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Old 01-10-2011, 03:37 AM
 
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I did a Master of Environmental Science in 2006 with a focus on engaging university students in sustainability initiatives on campus along with how we go about trying to change people's behavior to act in more environmentally responsible ways.  I then got a job as a research fellow for one year working on a related project and I now work for the university's sustainability office on student outreach and education projects.  I LOVE my job!  It's great to do something you love and feel like you make a difference every day.  Well most days :)  This sector is growing in leaps and bounds with many campuses hiring dedicated sustainability staff.  See the Association for the Advancement of Sustainability in Higher Education (AASHE) at http://www.aashe.org/ for more info on this field.  Their bulletin offers job listings as well. 

 

Consulting and environmental education are other interesting avenues.  Whatever you do, be sure you get strategic skills so you can market yourself well.  GIS, survey skills, soil or water testing, education credentials, research methods, organizational change strategies, etc.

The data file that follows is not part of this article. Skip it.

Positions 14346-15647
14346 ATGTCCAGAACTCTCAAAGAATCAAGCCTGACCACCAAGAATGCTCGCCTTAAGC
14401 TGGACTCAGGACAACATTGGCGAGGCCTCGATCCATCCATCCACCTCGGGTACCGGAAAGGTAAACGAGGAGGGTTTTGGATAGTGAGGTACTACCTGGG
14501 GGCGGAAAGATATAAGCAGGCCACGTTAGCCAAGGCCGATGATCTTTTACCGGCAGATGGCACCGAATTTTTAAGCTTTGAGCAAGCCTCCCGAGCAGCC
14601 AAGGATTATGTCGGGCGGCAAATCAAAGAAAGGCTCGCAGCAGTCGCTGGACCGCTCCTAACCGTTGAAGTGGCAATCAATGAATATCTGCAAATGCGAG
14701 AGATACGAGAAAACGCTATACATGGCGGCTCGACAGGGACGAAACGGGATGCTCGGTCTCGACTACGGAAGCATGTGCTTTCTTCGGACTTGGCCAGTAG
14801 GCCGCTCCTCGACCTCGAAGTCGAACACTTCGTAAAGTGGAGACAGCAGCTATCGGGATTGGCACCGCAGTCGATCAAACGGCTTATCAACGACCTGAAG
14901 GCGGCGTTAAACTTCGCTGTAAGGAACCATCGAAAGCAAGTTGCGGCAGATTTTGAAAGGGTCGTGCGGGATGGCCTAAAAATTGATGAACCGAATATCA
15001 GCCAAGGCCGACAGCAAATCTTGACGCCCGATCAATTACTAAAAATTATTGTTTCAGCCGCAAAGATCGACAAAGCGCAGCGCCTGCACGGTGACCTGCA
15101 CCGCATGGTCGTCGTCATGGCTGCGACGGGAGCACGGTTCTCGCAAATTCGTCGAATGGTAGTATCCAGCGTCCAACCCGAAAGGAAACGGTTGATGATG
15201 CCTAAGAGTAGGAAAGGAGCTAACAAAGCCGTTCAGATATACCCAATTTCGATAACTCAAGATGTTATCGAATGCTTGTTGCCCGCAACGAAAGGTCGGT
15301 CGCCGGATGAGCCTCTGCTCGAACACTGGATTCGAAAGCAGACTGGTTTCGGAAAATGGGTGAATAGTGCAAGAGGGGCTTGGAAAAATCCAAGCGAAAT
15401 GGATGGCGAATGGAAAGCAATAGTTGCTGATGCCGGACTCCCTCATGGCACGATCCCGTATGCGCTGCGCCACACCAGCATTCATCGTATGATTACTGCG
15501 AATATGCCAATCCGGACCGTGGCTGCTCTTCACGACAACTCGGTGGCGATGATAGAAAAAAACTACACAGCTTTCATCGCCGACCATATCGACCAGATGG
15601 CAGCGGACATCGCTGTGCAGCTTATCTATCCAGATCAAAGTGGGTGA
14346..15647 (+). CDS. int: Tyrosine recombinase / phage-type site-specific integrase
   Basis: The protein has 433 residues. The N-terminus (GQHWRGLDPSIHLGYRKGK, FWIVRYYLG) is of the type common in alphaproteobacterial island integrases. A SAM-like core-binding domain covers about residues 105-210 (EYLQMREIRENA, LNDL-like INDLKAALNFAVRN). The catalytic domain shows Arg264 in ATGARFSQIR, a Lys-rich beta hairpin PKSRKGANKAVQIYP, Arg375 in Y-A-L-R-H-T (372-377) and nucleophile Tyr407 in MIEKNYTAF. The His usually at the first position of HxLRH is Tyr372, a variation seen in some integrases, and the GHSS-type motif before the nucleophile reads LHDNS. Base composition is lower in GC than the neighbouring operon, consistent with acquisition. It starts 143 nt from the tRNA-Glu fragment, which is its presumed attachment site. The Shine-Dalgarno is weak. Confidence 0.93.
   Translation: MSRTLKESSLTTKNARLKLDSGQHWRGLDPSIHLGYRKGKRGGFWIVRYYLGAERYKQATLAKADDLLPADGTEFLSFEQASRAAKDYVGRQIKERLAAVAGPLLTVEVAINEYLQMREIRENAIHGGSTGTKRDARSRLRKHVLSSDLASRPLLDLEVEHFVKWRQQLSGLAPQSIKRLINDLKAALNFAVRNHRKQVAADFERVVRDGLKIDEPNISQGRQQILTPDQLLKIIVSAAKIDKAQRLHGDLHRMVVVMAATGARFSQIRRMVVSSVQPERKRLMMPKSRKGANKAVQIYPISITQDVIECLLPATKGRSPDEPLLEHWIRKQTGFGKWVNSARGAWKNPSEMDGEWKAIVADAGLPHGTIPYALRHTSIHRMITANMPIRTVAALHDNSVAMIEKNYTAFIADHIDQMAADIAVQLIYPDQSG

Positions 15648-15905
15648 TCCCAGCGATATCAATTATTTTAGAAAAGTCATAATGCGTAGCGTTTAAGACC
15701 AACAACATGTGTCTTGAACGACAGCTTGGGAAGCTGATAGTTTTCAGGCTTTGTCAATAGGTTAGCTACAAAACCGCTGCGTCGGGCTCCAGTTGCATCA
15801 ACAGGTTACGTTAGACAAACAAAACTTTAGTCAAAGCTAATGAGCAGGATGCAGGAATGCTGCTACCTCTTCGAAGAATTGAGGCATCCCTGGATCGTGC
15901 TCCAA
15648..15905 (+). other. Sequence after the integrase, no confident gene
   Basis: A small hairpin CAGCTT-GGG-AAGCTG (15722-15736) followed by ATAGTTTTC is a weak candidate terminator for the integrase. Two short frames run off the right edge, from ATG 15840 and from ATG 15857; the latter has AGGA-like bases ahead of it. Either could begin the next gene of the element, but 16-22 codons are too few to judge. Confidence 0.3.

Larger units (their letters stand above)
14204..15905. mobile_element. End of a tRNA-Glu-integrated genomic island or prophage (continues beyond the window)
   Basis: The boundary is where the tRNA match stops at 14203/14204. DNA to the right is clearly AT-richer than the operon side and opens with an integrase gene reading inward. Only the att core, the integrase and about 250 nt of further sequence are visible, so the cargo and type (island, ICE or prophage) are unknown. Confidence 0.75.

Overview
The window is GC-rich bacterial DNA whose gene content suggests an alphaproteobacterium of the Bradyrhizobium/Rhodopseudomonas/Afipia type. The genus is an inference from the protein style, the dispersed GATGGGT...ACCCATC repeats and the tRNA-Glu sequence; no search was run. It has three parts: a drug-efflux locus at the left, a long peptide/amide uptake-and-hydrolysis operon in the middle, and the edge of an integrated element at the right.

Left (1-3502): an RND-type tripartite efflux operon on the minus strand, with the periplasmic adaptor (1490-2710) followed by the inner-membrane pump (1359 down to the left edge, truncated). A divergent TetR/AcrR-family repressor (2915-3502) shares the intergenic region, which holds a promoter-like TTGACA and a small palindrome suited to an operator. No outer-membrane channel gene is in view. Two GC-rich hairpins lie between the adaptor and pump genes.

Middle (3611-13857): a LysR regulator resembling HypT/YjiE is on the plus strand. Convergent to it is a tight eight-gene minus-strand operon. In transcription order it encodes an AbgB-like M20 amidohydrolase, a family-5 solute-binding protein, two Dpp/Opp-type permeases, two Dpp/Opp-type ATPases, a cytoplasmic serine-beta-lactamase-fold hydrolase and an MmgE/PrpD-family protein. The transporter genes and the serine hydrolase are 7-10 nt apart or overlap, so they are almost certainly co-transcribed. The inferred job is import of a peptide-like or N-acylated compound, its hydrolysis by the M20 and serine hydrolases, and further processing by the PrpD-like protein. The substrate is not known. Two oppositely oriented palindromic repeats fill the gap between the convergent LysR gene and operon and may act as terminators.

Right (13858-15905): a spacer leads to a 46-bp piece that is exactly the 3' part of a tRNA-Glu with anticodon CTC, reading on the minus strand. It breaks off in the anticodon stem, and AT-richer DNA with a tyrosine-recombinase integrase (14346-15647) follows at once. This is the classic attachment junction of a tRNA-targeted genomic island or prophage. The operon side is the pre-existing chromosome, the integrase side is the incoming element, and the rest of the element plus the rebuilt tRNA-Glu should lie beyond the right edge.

All the best!


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Old 01-10-2011, 06:39 PM
 
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I am not in a sustainability program, but the school I am attending has a program.  They just added a huge new campus dedicated just to this subject.

 

Have no idea of the success rate in the job market.  Pittsburgh in general has been on the environmental bandwagon for a while, much more involved than many of the states I recently visited in the West & Mid West.  We seem to have a market here.

 

http://www.chatham.edu/academics/colleges/sse/